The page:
14th International Congress of Phonetic Sciences (ICPhS-14)
San Francisco, CA, USA
This paper presents a case study of a professional soprano with reduced laryngeal mobility caused by substantial calcification of the laryngeal cartilage. Unlike other singers, she lowers her head when singing high notes. A cephalometric analysis revealed a compensatory posture in the upper register consisting of moving the occipital bone backwards and upwards in such a way that the styloid and mastoid processes are also tipped in those directions. This in turn causes the hyoid bone, which is connected to the styloid and mastoid processes by the lesser cornua, to move up and back. Becoming more vertical, it pulls on the superior cornua of the thyroid cartilage to which it is connected by the hyothyroid membrane. This considerably tilts the thyroid cartilage on the cricoid. In reality, this soprano does not lower her head to sing in the upper register; she moves her occipital bone upwards and backwards in order to achieve greater and thus more effective tilting of the thyroid cartilage.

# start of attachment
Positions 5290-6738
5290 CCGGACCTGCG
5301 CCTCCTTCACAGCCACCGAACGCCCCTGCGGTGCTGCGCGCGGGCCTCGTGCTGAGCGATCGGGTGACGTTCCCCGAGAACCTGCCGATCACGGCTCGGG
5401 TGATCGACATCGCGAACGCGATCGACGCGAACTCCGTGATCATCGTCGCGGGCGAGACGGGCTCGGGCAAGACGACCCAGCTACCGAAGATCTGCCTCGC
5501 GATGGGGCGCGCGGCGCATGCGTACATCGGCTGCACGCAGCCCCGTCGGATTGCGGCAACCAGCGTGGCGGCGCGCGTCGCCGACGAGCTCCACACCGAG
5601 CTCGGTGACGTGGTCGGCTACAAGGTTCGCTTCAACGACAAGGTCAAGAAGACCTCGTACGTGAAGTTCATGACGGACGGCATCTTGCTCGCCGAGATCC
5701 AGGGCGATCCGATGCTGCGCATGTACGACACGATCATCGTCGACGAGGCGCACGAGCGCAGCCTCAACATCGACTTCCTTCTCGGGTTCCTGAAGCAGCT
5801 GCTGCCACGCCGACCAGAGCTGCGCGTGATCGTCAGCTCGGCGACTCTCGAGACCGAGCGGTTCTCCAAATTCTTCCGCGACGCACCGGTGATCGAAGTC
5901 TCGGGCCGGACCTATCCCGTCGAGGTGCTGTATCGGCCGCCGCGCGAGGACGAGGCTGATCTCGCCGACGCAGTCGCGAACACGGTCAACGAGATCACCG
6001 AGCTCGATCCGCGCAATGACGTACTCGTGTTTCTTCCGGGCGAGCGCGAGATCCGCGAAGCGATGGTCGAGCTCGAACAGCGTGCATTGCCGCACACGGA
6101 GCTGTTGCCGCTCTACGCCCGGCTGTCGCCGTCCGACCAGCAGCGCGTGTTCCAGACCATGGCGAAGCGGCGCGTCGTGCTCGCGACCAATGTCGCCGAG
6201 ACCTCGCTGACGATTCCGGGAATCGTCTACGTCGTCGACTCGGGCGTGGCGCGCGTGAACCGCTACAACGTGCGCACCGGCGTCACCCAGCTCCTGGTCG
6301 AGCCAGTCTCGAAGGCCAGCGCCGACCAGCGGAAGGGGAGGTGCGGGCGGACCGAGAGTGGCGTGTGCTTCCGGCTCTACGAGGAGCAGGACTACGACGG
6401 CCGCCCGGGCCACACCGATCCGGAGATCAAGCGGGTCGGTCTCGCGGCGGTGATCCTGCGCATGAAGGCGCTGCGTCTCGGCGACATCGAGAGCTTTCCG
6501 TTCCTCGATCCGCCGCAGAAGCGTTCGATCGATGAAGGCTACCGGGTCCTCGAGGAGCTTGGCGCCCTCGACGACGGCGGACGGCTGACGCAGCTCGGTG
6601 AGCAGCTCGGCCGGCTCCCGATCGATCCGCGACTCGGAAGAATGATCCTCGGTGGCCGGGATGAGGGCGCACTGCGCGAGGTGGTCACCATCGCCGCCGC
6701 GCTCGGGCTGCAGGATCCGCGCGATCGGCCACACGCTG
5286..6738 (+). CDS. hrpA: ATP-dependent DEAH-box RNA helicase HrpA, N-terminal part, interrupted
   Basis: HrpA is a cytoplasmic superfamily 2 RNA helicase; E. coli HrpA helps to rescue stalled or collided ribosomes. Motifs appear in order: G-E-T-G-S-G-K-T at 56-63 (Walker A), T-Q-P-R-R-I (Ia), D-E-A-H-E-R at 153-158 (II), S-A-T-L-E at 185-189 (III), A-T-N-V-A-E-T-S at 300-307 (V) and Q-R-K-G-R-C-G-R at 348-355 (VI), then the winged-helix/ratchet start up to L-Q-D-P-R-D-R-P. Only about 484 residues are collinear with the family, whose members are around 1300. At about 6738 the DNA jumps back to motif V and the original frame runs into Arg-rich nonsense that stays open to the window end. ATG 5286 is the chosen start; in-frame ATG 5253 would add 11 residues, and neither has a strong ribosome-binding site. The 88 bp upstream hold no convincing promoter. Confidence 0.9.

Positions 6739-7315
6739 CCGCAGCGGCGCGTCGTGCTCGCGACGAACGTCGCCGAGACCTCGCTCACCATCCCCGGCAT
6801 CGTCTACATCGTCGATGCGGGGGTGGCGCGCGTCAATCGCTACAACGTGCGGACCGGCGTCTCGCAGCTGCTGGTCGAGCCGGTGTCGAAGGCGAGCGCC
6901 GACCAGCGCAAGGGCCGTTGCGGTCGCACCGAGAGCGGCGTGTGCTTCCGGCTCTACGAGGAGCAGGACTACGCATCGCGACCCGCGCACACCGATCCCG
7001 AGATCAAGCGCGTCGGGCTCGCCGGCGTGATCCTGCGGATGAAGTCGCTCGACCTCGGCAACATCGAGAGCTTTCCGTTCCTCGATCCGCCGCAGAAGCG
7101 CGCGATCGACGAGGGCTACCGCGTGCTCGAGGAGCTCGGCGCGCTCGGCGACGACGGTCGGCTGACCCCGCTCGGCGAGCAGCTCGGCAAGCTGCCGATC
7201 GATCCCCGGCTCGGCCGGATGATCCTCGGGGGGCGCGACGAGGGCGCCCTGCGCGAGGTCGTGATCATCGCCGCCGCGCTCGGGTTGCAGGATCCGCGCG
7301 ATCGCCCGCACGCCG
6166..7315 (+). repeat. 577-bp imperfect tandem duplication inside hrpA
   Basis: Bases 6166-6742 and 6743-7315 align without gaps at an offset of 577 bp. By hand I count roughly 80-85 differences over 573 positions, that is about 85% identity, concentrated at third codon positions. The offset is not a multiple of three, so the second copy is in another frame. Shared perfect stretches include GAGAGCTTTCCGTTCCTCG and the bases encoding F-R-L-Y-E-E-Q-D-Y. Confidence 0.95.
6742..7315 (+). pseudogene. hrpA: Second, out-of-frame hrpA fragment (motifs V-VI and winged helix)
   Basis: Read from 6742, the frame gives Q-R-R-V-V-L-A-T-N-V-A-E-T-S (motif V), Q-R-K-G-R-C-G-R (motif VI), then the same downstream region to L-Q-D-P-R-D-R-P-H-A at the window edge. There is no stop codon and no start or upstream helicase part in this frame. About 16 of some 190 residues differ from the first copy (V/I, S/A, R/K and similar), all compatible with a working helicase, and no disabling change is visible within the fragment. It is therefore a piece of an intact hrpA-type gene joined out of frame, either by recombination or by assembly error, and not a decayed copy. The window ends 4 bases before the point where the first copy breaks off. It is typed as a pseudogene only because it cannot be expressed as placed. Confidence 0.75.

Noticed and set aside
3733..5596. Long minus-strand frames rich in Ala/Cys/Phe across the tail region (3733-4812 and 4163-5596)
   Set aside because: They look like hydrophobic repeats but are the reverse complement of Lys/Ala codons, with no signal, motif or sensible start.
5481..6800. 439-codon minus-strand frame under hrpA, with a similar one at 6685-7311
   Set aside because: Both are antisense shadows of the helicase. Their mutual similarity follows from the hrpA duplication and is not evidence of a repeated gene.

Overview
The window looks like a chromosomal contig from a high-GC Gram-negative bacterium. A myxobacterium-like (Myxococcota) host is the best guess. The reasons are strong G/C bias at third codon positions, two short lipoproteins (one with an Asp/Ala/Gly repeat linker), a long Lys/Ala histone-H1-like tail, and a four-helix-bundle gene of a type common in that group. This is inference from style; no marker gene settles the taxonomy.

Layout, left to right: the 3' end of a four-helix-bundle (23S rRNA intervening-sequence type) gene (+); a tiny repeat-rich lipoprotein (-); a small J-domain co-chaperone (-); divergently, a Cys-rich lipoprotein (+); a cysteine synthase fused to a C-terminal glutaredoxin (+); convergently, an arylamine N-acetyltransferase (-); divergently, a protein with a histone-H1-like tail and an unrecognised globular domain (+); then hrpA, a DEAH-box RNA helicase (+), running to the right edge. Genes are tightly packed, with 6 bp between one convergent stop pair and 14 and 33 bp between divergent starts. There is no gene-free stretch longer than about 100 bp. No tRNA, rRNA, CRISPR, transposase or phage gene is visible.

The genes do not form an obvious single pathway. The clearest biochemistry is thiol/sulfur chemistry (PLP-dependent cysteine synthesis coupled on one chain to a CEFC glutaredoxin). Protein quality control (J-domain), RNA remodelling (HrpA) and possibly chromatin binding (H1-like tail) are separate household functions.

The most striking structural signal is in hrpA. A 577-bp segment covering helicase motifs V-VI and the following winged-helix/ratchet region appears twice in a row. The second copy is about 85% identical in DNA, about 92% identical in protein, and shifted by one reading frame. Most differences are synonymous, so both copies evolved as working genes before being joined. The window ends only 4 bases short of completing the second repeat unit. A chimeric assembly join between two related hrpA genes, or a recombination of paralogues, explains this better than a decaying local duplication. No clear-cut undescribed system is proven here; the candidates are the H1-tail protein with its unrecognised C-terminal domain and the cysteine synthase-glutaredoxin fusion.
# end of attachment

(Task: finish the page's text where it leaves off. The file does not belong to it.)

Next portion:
Bibliographic reference. Scotto Di Carlo, Nicole (1999): "X-ray study of a case of postural compensation for singing in the upper register", In ICPhS-14, 2549-2551.